With the marching band from Girard Academic Music Program (GAMP) performing the theme from Rocky, a coalition of educators, parents, and community, government, and business leaders Thursday launched a campaign to challenge efforts to slash Philadelphia School District funding.
At a briefing at the district's headquarters at 440 N. Broad St., representatives from "Our Students, Our Philly, Our Future" previewed two public-service announcement videos that are being sent to TV stations. They also announced plans to send busloads of district supporters to Harrisburg on Tuesday to address legislators and officials who are faced with plugging a deficit of between $4 billion and $5 billion in the state's $28 billion general fund.
The coalition has come together "to stand up and stand ready to protect and preserve public education in Philadelphia," said Sandra Dungee Glenn, former chairwoman of the Philadelphia School Reform Commission, who presided over the event and introduced several speakers.
"There is too much at stake for us to sit idly by and risk losing the progress that has been made," said Dungee Glenn, who now serves on the state Board of Education.
The district is facing a $40 million shortfall in the current $3.2 billion budget that ends June 30, and a looming gap in the next fiscal year of between $400 million and $500 million.
Although Gov. Corbett has not yet released his budget proposal, his plan might include reducing state support for education. And a state Senate bill authorizing vouchers and increasing scholarships for students to attend nonpublic schools could also cut into the amount of state funds for public schools.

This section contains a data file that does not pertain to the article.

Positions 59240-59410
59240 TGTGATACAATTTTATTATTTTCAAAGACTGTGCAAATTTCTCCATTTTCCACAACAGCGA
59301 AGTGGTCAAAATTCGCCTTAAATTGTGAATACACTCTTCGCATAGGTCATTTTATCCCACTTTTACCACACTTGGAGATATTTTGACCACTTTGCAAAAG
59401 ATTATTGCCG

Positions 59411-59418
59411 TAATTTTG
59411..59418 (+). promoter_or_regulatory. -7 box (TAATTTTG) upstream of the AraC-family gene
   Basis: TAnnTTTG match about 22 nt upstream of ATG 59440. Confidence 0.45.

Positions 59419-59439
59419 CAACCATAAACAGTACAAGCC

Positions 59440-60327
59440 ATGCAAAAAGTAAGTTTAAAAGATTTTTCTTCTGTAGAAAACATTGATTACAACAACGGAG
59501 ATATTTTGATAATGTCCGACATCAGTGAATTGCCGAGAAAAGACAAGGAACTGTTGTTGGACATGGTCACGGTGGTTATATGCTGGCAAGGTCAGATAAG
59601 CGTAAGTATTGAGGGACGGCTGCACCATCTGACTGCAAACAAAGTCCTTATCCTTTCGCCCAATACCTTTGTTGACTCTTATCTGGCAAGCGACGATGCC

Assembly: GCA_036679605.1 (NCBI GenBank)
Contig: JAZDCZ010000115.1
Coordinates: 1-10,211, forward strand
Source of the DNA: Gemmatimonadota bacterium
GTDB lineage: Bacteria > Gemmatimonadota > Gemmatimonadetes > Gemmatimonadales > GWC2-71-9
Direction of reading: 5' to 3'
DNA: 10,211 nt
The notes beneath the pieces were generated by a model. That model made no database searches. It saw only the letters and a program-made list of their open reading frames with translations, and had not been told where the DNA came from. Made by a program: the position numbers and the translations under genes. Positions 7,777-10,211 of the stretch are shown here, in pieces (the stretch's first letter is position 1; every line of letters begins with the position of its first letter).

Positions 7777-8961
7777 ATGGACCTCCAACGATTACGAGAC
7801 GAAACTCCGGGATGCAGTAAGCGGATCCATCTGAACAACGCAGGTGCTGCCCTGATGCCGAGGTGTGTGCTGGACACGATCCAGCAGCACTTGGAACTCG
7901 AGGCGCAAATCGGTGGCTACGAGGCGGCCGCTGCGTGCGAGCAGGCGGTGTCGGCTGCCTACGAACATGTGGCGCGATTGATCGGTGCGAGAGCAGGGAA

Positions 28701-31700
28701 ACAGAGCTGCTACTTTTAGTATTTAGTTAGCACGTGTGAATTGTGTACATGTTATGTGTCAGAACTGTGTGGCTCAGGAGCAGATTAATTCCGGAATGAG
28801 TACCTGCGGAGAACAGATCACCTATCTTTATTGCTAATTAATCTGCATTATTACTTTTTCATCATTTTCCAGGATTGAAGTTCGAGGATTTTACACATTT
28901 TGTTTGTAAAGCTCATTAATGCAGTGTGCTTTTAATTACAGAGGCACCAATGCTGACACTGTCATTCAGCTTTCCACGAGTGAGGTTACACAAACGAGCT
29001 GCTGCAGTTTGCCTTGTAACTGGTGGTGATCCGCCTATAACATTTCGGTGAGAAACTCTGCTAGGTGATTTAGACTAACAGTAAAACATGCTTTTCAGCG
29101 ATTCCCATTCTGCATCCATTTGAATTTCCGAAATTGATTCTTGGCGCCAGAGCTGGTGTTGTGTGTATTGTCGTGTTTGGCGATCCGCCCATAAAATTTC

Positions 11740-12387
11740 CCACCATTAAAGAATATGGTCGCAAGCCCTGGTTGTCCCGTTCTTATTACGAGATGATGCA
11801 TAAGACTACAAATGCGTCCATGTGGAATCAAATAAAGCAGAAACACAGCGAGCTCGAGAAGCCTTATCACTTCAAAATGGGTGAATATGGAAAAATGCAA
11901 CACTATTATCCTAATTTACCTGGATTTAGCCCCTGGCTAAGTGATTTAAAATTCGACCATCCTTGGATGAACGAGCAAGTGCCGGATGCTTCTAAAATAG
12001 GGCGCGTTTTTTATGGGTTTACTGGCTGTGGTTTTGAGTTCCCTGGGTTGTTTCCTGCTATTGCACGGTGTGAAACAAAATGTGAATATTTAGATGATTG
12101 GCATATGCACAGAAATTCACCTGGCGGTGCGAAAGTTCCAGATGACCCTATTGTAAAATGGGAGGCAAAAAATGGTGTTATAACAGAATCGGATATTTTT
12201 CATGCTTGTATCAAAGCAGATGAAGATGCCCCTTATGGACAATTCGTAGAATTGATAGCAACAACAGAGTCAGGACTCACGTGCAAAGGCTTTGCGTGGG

While the fiscal constraints are real, Dungee Glenn said, major reductions to the district budget would threaten the progress has made over the last eight years, including rising test scores, improved high school graduation rates, and a decrease in violent incidents reported by city schools.
She noted that when she joined the School Reform Commission in 2002, less than 20 percent of students were performing at grade level in reading and math. Now, more than 50 percent are at grade level.
"There is one fundamental investment we can't go back on," she said, "and that's public education."
Deputy Superintendent Leroy Nunery warned that if massive cuts are implemented, the district will be forced to end summer school, increase class sizes, and reduce or eliminate extracurricular programs, including arts and sports.
GAMP is a magnet school in South Philadelphia, and 100 percent of its seniors have been accepted into college, officials said. On Thursday, the school's choir performed two numbers, including a song from its recent production of the musical Hairspray.
"This epitomizes what we are here for. GAMP is a school that is dedicated to the arts and music," Dungee Glenn said. "But the students wouldn't get to GAMP if we didn't seed our elementary schools with art and music programs so they can identify their talents."
Afterward, Dungee Glenn said the coalition already had begun one-on-one briefings with local legislators. She said members plan to educate the public and the leadership in Harrisburg about the strides that have been made by city schools and Superintendent Arlene C. Ackerman's strategic plans for continuing the reforms.
"I don't think many people know what progress has been made," she said.